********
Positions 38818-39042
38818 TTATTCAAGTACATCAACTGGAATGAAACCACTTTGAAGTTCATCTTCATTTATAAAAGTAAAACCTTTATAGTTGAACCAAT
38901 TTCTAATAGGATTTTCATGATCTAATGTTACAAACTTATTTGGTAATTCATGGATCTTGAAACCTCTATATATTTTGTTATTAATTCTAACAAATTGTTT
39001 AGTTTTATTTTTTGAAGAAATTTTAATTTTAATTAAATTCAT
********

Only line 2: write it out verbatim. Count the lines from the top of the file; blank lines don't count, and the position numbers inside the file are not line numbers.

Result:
38818 TTATTCAAGTACATCAACTGGAATGAAACCACTTTGAAGTTCATCTTCATTTATAAAAGTAAAACCTTTATAGTTGAACCAAT